Distress call precedes disaster at Baltimore bridge

Distress call precedes disaster at Baltimore bridge

A view of the Key Bridge, which collapsed early Tuesday morning after it was struck by a ship. (Sapna Bansil/Capital News Service)

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By Angelique Gingras, Steph Quinn, Sapna Bansil, Lydia Hurley, Tyrah Burris, Kiersten Hacker and Emma Tufo

Capital News Service

BALTIMORE – A container ship leaving the Port of Baltimore sounded a mayday call just before plowing into the Francis Scott Key Bridge in the early morning hours Tuesday, collapsing a fixture of the local landscape and prompting a rescue mission for an overnight road crew at work on the bridge at the time of the crash.

The last-minute warning likely saved countless lives by alerting officials to divert traffic away from the bridge, but rescue teams spent the entire day searching for at least six individuals who were part of the construction crew.

Maryland Gov. Wes Moore, who arrived in Baltimore Tuesday morning, said those aboard the ship alerted authorities they had a “power issue” shortly before the collision.

As a result of the last-minute warning, “local authorities were able to close the bridge to traffic before the bridge was struck, which undoubtedly saved lives,” President Joe Biden told reporters later that afternoon.

Several road workers were fixing potholes on the bridge at the time of the collapse, according to Paul J. Wiedefeld, Maryland secretary of transportation. Two people were rescued from the water shortly after the collision, officials said.

While the investigation is just beginning, authorities said all signs point to an accident. An FBI spokesperson said there is no evidence this was an act of terrorism. The bridge, which opened 47 years ago this week, was fully up to code, according to Moore.

“To hear the words that the key bridge has collapsed, it’s shocking,” the governor told reporters. “The words that the key bridge is gone, it still shakes us …This is not just unprecedented, it’s heartbreaking.”

Biden addressed reporters Tuesday afternoon, calling on Congress to support reconstruction of the bridge with federal funding. The bridge is crucial for travel through Baltimore and throughout the country’s northeast corridor, he said, while the Port of Baltimore functions as a critical part of the nation’s economy.

“We’re going to spend all the federal resources (the state) needs as we respond to this emergency. I mean, all federal resources,” said Biden. “We’re going to reopen the port and rebuild the bridge as soon as humanly possible.”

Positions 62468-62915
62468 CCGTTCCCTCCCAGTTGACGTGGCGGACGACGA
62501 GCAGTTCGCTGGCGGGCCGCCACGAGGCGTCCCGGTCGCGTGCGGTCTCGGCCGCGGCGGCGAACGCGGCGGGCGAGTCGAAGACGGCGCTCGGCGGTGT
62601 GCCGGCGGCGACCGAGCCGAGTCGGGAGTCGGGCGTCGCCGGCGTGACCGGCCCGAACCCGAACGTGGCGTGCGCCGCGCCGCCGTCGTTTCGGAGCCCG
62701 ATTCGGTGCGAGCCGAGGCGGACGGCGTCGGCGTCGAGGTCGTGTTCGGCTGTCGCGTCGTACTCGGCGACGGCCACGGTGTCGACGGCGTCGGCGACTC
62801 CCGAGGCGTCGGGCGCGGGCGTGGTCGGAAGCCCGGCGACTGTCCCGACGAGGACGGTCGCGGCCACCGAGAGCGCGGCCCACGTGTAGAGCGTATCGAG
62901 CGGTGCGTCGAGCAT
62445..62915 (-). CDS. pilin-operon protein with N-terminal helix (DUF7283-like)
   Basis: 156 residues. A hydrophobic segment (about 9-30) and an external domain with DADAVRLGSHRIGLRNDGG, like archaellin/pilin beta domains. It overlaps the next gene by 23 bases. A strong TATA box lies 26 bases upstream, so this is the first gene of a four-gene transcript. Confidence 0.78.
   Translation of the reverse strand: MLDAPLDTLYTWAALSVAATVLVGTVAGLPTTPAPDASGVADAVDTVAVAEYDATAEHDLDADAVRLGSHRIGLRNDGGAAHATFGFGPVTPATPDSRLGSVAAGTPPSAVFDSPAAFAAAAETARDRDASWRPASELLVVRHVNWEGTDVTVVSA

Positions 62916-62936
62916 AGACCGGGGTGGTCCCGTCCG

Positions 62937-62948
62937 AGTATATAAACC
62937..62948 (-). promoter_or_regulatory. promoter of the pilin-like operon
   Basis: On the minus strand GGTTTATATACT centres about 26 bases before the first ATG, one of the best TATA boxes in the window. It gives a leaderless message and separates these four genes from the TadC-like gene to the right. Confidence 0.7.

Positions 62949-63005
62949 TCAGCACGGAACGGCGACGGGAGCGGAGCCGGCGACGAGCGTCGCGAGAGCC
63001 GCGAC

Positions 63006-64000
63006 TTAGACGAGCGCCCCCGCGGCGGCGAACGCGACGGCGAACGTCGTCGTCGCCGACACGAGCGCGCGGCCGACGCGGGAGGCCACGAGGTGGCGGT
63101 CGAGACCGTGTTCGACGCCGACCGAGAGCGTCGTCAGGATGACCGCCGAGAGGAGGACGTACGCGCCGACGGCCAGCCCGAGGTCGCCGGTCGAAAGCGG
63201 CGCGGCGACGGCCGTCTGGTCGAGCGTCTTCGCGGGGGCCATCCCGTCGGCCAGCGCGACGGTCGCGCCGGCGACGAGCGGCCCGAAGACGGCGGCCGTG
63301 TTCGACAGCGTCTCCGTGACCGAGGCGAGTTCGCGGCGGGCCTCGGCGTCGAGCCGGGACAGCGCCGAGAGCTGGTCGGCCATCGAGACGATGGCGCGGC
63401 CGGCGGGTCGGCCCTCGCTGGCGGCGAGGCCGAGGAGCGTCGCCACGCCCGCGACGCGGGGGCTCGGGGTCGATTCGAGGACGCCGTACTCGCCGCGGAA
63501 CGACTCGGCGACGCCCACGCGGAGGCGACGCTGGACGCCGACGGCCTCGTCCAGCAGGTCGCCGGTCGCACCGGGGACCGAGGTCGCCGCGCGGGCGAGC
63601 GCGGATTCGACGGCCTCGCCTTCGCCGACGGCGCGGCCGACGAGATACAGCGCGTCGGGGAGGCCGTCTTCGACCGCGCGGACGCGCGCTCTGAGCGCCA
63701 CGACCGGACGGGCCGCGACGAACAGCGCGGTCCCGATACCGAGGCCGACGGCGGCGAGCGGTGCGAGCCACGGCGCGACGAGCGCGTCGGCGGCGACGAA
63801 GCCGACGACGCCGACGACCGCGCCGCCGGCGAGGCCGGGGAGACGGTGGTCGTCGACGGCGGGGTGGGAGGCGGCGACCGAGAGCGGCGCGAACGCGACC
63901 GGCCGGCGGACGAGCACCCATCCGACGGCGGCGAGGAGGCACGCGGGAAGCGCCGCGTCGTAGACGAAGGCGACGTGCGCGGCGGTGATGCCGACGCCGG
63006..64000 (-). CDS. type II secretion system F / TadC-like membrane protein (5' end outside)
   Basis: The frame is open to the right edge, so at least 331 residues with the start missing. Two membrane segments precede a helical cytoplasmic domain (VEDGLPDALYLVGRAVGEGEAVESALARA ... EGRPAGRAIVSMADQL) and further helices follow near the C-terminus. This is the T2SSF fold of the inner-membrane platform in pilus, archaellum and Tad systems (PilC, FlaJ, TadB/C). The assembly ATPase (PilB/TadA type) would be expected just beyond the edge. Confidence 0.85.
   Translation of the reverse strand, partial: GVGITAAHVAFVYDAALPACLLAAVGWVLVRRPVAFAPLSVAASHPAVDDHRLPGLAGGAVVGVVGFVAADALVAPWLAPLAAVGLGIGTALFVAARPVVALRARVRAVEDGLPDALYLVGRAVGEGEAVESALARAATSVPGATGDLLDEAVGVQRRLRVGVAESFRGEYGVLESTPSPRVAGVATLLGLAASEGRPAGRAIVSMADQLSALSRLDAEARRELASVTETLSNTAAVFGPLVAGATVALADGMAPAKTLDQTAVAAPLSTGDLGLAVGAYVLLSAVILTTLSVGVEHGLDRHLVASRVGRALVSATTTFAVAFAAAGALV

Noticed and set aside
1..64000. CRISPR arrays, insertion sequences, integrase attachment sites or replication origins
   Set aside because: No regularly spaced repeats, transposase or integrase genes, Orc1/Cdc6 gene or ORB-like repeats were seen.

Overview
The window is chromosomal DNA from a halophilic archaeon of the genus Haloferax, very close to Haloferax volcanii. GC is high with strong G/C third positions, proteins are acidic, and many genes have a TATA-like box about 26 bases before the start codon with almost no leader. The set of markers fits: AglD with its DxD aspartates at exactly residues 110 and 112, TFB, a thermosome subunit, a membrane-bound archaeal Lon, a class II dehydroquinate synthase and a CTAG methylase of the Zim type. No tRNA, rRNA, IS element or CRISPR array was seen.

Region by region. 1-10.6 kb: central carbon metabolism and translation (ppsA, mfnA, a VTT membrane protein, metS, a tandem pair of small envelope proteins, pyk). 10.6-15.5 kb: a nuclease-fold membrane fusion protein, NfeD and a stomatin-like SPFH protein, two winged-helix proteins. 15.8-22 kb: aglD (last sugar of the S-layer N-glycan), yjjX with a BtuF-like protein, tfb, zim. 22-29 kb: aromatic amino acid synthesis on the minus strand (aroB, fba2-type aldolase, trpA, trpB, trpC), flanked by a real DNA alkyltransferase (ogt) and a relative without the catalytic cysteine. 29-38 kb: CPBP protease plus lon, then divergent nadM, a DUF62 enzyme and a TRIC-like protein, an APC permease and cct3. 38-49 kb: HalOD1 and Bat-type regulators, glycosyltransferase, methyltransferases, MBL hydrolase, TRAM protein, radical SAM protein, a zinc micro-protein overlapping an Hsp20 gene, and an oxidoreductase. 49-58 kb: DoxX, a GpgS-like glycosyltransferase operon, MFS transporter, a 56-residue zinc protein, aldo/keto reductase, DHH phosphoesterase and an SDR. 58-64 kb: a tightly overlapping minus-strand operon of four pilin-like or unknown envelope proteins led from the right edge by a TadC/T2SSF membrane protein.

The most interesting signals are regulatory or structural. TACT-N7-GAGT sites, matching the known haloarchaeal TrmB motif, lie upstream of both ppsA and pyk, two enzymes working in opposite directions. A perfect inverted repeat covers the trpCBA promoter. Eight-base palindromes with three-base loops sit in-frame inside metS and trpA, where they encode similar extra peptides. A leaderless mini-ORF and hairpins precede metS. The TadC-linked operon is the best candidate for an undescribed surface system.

Baltimore City Fire Chief James Wallace said the ship struck a column of the bridge in the 1 a.m. hour, causing a major portion of it to snap. Entrances to the bridge were immediately shut down and traffic on this span of I-695 was redirected through the I-95 and I-895 tunnels.

Rescue efforts were then coordinated by several first responding agencies in the city of Baltimore and Harford County, along with the U.S. Coast Guard.

One patient from the incident was taken to the R Adams Cowley Shock Trauma Center at the University of Maryland Medical Center, a hospital spokesperson confirmed with Capital News Service.

Synergy Marine Group, the company responsible for the ship’s management, said in a statement that all crew members and two pilots were accounted for and no injuries were reported.

Dundalk residents gathered along the highway leading to the bridge Tuesday afternoon. Many of them had woken up to the sound of rumbling in the early hours of the morning.

Harvey Brice, 73, of Dundalk, said he heard “a tremendous noise.”

“It kind of trembled the house a little bit,” said Brice.

Amanda Peters, 44, of Dundalk, heard what she said “sounded like this long thunder, but it didn’t make sense. It didn’t sound like a normal sound from the port. It just was a constant like, it’s hard to describe it. It was so loud but it continued for so long.”

Camille Sims, 23, of Glen Burnie, who works in Baltimore and frequently drives the bridge, said she was awake and felt her house shake after 1 a.m.

“My house just started shaking a little bit. It wasn’t crazy, like earthquake shaking, it was just like moving and I was confused,” she said.

Several government officials issued statements in response to the incident.

“Having worked in that area most of my life, I understand the bridge’s vital role for Baltimore’s Port and commuters,” State Sen. Johnny Ray Salling, whose district includes the bridge, said in a statement. “Losing this bridge will devastate the entire area, as well as the entire East Coast. We depend on the Port of Baltimore for transportation, travel, and commerce.”

State House Republicans also released a joint statement, saying “while this horrendous incident will require a full investigation, right now our focus must be on the victims, their families, and making sure they get the care and services they need. We must also take a moment to acknowledge the bravery of our heroic first responders currently working on rescue efforts.”

An investigation into the incident is now in the hands of the National Transportation Safety Board, who will evaluate what the conditions of both the vessel and the bridge were leading up to the collision.

About The Author

Capital News Service

aflynn1@umd.edu

Capital News Service is a student-powered news organization run by the University of Maryland Philip Merrill College of Journalism. With bureaus in Annapolis and Washington run by professional journalists with decades of experience, they deliver news in multiple formats via partner news organizations and a destination Website.

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